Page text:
Monthly Archives: September 2012

Is there a different skills development model in Asia? Cristina martinez-Fernandez and Kyungsoo Choi, OECD LEED Programme

The OECD has recently launched the OECD Skills Strategy with a clear message of the need to continue investing in education and addressing the demand, supply and utilization of skills. The strategy reinforces the message that skills and educational development for inclusive and sustainable growth are becoming significant drivers in OECD countries. Are Asian countries lagging behind on the challenge? In a just released report on Skills Development Pathways in Asia: Employment and Skills Strategies in Southeast Asia Initiative (ESSSA),  the OECD LEED program argues that Asian countries are working towards developing integrated pathways of skills and employment and that these pathways can be different form OECD countries. The report is an initial insight into the skills challenges ahead for Asian economies but also of the originality of the approaches and the pathways they are choosing.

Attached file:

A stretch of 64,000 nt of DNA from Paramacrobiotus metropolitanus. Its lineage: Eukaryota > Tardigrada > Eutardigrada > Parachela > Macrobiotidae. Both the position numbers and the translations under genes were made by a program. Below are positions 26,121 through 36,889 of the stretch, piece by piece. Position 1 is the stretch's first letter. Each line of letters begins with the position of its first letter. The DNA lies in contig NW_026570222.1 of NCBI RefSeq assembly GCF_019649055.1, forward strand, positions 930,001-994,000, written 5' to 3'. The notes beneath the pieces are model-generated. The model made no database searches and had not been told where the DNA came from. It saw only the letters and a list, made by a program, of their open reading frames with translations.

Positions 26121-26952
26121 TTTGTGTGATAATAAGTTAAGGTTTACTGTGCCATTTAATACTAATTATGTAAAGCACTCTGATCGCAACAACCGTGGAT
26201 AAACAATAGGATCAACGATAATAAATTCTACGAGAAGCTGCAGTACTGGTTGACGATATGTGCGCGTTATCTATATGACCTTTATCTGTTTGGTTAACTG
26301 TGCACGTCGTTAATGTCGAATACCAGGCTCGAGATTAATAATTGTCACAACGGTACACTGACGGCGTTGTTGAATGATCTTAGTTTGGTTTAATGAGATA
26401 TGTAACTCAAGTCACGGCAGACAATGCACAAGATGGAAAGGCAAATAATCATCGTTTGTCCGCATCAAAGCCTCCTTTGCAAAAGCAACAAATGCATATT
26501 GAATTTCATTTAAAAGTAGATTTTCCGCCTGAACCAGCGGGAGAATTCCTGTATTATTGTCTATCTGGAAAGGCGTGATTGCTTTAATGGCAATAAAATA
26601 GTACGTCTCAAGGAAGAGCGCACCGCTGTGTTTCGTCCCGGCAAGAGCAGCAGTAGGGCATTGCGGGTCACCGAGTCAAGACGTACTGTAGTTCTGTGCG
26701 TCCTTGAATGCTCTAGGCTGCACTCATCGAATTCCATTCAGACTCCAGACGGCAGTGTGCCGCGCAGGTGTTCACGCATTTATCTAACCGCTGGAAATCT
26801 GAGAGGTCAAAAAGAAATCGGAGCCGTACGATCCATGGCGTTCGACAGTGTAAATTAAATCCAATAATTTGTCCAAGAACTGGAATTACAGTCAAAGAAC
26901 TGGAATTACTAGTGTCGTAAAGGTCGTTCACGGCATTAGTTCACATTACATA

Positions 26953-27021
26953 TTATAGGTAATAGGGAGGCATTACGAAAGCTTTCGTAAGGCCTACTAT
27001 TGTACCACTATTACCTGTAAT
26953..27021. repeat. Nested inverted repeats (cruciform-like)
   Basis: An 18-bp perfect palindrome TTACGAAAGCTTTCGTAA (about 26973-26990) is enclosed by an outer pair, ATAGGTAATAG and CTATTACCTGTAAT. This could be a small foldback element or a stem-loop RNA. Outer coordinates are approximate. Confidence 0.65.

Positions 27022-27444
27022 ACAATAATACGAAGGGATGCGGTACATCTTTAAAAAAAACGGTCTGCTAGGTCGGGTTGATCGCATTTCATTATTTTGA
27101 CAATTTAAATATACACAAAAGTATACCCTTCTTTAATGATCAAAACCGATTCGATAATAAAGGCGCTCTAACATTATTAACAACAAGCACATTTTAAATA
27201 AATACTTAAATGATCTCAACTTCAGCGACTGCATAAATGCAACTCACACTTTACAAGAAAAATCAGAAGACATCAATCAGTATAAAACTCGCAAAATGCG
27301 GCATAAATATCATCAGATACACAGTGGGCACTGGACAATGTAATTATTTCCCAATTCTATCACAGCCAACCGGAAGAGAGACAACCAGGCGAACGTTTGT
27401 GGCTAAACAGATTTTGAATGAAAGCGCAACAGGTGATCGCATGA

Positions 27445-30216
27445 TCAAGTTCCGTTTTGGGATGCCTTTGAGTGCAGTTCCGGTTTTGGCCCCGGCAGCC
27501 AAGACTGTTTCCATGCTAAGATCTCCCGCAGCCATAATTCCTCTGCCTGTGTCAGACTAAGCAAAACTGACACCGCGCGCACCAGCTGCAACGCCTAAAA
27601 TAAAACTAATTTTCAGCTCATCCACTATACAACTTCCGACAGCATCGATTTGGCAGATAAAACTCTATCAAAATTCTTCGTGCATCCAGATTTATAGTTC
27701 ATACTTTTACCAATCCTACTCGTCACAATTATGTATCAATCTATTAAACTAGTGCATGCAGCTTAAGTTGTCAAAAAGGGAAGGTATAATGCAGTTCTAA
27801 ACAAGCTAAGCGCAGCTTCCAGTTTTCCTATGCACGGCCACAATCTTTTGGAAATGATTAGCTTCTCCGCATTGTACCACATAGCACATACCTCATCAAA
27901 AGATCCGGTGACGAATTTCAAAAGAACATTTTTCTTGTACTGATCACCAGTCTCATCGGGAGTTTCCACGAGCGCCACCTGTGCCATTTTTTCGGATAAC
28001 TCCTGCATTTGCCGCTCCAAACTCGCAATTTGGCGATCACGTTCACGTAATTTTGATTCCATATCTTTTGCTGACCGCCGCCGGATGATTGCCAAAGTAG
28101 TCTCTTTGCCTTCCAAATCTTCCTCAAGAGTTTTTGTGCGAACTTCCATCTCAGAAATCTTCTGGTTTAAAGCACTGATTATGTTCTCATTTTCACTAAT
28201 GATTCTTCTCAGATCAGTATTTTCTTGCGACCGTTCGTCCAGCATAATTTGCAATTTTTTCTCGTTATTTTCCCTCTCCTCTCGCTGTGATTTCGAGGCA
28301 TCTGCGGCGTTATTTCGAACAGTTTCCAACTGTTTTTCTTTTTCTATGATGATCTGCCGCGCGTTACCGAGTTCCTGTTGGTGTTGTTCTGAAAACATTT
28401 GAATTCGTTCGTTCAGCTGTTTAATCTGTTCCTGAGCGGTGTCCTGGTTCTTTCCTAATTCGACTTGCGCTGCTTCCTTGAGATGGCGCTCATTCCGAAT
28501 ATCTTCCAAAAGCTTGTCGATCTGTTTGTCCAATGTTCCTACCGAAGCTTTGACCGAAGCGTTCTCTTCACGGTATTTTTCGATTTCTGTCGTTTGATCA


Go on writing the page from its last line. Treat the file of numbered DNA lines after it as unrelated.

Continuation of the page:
The report focuses on current efforts in 15 countries in the Asian region: Australia, Cambodia, China, Hong Kong, China, India, Japan, Korea, Malaysia, Mongolia, Nepal, Pakistan, the Philippines, Singapore, Thailand and Viet Nam. Together, these countries represent one of the most dynamic regions in the world, with steady growth, even during the recent financial crisis.

The strategic and policy pathways Asian countries are developing do not duplicate the approaches we can observe in other OECD countries. The Skills development pathways in Asia have a significant focus on developing skills infrastructure in an integrated way with physical infrastructure, taking greater advantage of the synergies of capital investment and industry growth for large infrastructure projects. Asian countries are utilising different strategic approaches to skills development:  Strengthening TVET systems, fostering knowledge intensity through workplace training, developing local skills ecosystems and integrating skills and technologies for green growth.